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The IDEA model is a step-by-step curriculum design process for integrating information literacy in academic courses. The model supports the Association of College and Research Libraries (ACRL) proposed 2015 Framework for Information Literacy for Higher Education through the collaborative efforts between librarians and teaching faculty in order to “create a new cohesive curriculum for information literacy”. The author created the model after a review of the literature indicated no existing systematic approach to working collaboratively with faculty to integrate information literacy in academic courses. It became evident that a library-specific instructional design model would be more efficient in streamlining the process, increase the pool of librarians not formally trained in instructional design, and meet the demands of collaboratively designing cohesive curricula. This paper describes in detail how the model was used in a pilot case study to design a Doctor of Education blended course consisting of nine face-to-face classes and five asynchronous online classes. The use of case studies are “proven particularly useful for studying educational innovations, evaluating programs, and informing policy” and gathering data regarding the effectiveness of new theoretical models (Merriam & Merriam, 1998).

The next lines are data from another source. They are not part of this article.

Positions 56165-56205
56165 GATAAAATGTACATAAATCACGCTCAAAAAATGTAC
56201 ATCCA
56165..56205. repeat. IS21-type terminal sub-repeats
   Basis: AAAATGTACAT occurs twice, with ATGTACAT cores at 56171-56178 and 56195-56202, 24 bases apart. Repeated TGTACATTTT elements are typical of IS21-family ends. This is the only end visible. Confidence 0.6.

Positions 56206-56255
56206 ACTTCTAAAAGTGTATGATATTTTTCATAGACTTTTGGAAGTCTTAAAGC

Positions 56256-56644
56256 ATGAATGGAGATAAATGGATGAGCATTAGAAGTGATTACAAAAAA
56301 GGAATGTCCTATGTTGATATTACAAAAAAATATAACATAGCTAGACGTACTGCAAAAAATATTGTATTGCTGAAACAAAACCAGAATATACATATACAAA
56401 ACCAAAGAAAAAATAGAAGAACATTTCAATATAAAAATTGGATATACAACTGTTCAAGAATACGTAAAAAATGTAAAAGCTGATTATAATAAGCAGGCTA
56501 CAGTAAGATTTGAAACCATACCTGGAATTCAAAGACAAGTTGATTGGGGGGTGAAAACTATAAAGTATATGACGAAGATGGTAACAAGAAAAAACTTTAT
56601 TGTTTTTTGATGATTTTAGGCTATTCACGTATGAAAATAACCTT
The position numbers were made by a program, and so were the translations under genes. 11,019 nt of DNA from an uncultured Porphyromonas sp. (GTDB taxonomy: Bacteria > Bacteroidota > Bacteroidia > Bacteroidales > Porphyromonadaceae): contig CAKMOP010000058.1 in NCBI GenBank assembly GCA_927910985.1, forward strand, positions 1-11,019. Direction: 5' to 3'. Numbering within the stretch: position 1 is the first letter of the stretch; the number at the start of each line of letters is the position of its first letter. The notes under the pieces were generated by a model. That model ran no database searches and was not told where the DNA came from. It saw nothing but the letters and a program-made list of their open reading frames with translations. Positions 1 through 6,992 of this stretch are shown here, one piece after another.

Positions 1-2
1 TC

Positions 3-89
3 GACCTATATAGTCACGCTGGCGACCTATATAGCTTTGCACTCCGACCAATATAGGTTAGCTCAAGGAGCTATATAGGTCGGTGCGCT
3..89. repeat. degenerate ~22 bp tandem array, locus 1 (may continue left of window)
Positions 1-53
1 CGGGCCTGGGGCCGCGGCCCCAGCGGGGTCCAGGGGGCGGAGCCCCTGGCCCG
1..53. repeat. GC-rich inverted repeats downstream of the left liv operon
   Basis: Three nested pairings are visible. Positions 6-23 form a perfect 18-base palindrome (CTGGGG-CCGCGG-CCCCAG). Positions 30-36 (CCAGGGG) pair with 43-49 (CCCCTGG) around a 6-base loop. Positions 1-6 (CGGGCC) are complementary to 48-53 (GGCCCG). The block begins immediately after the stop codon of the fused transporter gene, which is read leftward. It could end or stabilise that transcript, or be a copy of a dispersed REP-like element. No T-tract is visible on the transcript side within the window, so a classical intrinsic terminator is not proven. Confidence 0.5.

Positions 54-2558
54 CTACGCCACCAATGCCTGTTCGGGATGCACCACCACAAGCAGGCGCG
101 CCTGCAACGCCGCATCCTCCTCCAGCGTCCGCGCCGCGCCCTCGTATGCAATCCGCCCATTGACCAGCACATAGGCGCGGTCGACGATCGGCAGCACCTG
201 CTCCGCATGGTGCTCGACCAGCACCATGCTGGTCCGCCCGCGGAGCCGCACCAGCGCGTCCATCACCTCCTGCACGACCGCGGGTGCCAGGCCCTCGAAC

See related article:

Mullins, K. (2014). Good IDEA: Instructional design model for integrating information literacy. The Journal of Academic Librarianship (40)3–4, 339–349.